With state law set to change, Smyrna delays implementing ‘hands free’ law

Smyrna City Hall in article about Smyrna millage rate

Smyrna’s “hands-free” ordinance for drivers using cell phones was set to go into effect Monday. Instead, it will go into effect three months later, on July 2, along with the rest of Georgia.

The council voted unanimously to delay implementing an ordinance prohibiting drivers from using cell phones with their hands because the state legislature has effectively taken the issue out of their hands. HB 673 passed on the last hour of the General Assembly’s 40-day session. It reads similarly to the city’s ordinance, and state law supersedes city ordinance where there are differences.

“This bill passed on the last hour of the last day [of the session],” said Smyrna councilman Derek Norton, who spearheaded the effort on the city council and pushed for it at the capitol. “I’ve been personally involved in this.”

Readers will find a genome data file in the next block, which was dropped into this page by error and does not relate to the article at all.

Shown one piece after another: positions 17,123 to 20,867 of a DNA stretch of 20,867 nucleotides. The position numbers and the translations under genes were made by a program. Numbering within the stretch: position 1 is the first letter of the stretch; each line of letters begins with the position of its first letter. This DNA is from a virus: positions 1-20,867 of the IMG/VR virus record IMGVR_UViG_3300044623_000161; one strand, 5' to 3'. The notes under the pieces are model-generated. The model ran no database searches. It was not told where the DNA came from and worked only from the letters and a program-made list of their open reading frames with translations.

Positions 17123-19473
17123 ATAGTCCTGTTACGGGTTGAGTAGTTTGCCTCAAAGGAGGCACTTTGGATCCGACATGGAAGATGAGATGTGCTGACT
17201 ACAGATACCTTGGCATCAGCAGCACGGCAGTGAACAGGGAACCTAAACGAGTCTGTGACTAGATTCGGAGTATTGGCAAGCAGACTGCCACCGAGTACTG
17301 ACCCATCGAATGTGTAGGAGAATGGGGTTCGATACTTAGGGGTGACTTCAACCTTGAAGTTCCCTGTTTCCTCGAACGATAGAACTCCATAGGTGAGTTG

Cobb County legislators John Carson and Rich Golick were among the bill’s sponsors. Norton said Smyrna’s council decided to delay implementing the policy rather than outright canceling it in case Georgia Governor Nathan Deal decides to veto the bill, though that isn’t expected to happen.


Under the new law, drivers are prohibited from using their cell phones with their hands while driving. This includes writing or reading any text-based communication or watching videos or data other than a GPS. Drivers are allowed to speak on the phone using a hands-free device and to use phones for navigation. Phones can be used while a car is parked, but not while stopped at a red light.

Smyrna’s very similar ordinance would have been the first in the state, and Norton said it played a role in the legislature’s decision to implement a statewide policy.

“We were a part of the debate,” he added.

The city ordinance was controversial, passing only after Smyrna Mayor Max Bacon voted to break a 3-3 tie. The ordinance was first introduced last November and initially set to take effect in January. Instead, it was delayed in case action was taken at the state level, which ultimately proved to be the case.

Several families who had been affected by distracted drivers spoke in favor of it during city council meetings, including two sets of parents whose children had died in traffic accidents. Some of those same people were present under the gold dome last Thursday as the measure became state law.

Georgia already has a law against texting and driving, which was passed in 2009, but law enforcement groups have held it is all but impossible to enforce.